OK NOW! This is the part with the most complications- but we don't need to worry about that, we have rubber bands and string!

Remember how I chose 111 degrees for the leg splay? Well the secret is this...make a jig! (like a "Kreg" jig) 111 degrees is 21 degrees off 90- so we'll use that to our advantage. Drill a 5/8" hole straight through a block of wood. You have to mark the center line on the block of wood, you'll need that later to line it up on the seat. After you have drilled the hole in the block, cut the block at 21 degrees and put sandpaper on the bottom (photo 3). Now all you need to do to drill the seat is line up the jig with the line that connects the center with the 3 points along the 4 inch RADIUS (Photo1)

OK, now that the legs are drilled, let's dry fit them (Photo 8) and mark for the stretchers.

I decided to put the stretchers 5 inches up from the bottom of the legs, so take a pencil and tape it to a bevel gauge and mark the legs at that height (Photo 4). Wrap a rubber band around this mark- this is the angle you will need to drill at. Find the center of the leg by wrapping a rubber band around the line you drew and stretching a string tight across (Photo 5) This will show you where you need to drill- mark this with a center punch. Because the angle you need to drill is pretty steep, I started the hole with a screw tip auger, and switched to a forstner bit once I had the hole started. Photo 2 shows the drill bits I used. The metal plate has a 5/8" hole drilled out and lets you test and make sure all your tenons are the correct size before you try to jam them into the holes you drilled.

Using the rubber band as a guide, drill a hole into the center mark you made (Photo 6) You want this hole to be one inch deep at the most shallow point. Once you have drilled the holes, take 2 shorter sticks and push the legs apart, inserting the sticks into the holes you drilled. Strike a mark on the sticks, now when you line up the marks you have the distance (length) you need to cut the stretchers.

A note on the stretchers: Make these about 3/8" longer than your measurement. This will put the legs/stretchers under tension, and your legs will NEVER come unglued. Once the stool is assembled it will be rock solid.

Step 4: Glue Up, and Mistakes to Avoid!

Learn from me- don't make these mistakes:

When I was dry fitting the legs, I didn't tap them in carefully a little at a time. Because the stretchers are pushing the legs apart, they angle in a little bit and I forced one of the legs and it caught on the edge of the mortise and tore out the wood. (Photo 1) Lesson: always tap the 3 legs a little at a time when test fitting. You can see I glued it back down in photo 3 and it's (mostly) invisible now.

You want the joints to be tight, but not TOO TIGHT! I forced one of the stretchers that was a little too big for the hole, and started to split the leg (Photo 2). I removed the stretcher, filed it down a little bit, and added glue to the crack. If it feels like it won't fit- don't force it, shave away the wood a little at a time.

The way the legs attach at the seat are with a wedge glued in a slot. You need to orient the wedges so you don't split the seat in half. There is A LOT of force when you add the wedges, so you want the wedges to be forcing the grain vertically, not side to side as this would risk splitting the seat (Photo 3)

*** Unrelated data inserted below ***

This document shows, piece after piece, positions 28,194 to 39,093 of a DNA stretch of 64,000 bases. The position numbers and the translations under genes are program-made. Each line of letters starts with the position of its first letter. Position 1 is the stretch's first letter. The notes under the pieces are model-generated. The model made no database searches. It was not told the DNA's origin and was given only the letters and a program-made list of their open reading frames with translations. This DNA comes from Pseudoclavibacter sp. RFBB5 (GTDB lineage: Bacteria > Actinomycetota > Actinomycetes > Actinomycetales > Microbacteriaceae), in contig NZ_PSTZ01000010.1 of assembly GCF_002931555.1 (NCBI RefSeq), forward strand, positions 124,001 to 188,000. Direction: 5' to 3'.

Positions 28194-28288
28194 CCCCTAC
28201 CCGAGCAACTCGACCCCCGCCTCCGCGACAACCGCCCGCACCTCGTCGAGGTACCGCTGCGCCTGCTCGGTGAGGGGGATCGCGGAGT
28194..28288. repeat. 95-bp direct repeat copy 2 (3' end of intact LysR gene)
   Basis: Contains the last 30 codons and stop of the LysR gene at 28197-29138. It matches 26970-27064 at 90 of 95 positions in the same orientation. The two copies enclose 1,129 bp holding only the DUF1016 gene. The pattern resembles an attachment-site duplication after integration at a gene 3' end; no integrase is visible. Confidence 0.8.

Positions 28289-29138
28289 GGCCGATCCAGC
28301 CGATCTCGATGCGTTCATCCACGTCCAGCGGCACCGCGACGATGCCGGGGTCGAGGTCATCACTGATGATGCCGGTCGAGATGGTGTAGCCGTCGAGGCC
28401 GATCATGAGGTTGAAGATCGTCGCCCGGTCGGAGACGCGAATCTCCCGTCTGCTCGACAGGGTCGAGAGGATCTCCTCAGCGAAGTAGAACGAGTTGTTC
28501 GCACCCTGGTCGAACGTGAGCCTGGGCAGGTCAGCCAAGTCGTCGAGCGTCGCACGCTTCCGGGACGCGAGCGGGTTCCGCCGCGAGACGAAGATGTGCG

With those red flags out of the way, saw a slot in the top of the legs, deep enough to reach the bottom of the seat. Cut and file wedges for each slot. (Photos 4 and 5)

Time to glue it up! Put glue in each mortise and in each tenon and fit it together. You may need a mallet to persuade it to go together, just remember to not force anything. If it fit together without glue, it will fit together with the glue, it just might be a little sticky. Put glue ON ONE SIDE of the Wedge ONLY and hammer them in. By only putting glue on one side of the wedge you allow it to move seasonally. Wood moves, and if it's nailed or glued where it shouldn't be, it's going to split- just go look at your fence outside...I'll wait. Putting glue on just one side of the wedge will allow a crack to open up if necessary, then it will close back up with the changes in the seasons. Chances are this won't happen if the stool is indoors, but if it's outdoors with big swings in temperature, it's a best practice. After the glue has cured, cut the wedges flush with the seat.

Step 5: Sand, Sand, Sand and Level the Legs

Time to get your sandpaper. The best thing is this: if you sand the pieces on the lathe, you can get a great finish right off the lathe and minimal sanding is needed after the fact.

Still, if you want it to be that much nicer, sand it through the grits. I sanded at 80, 100, 120, 180, 220, Sprayed with water to raise the grain, then 220, 320, 400 and 600. The first 2 photos show the results of that sanding, and it just feels like glass.

Use a level to shim the legs in preparation for marking where to cut the feet of the stool. I decided to flip it upside down and mark the feet level this way...

Step 6: Apply Finish and Buff to a Shine!

I chose a gloss finish and wiped on a few coats, sanding in between the last coats and buffing it to a shine.

I'm really pleased with how this turned out, and look forward to making more places to park it.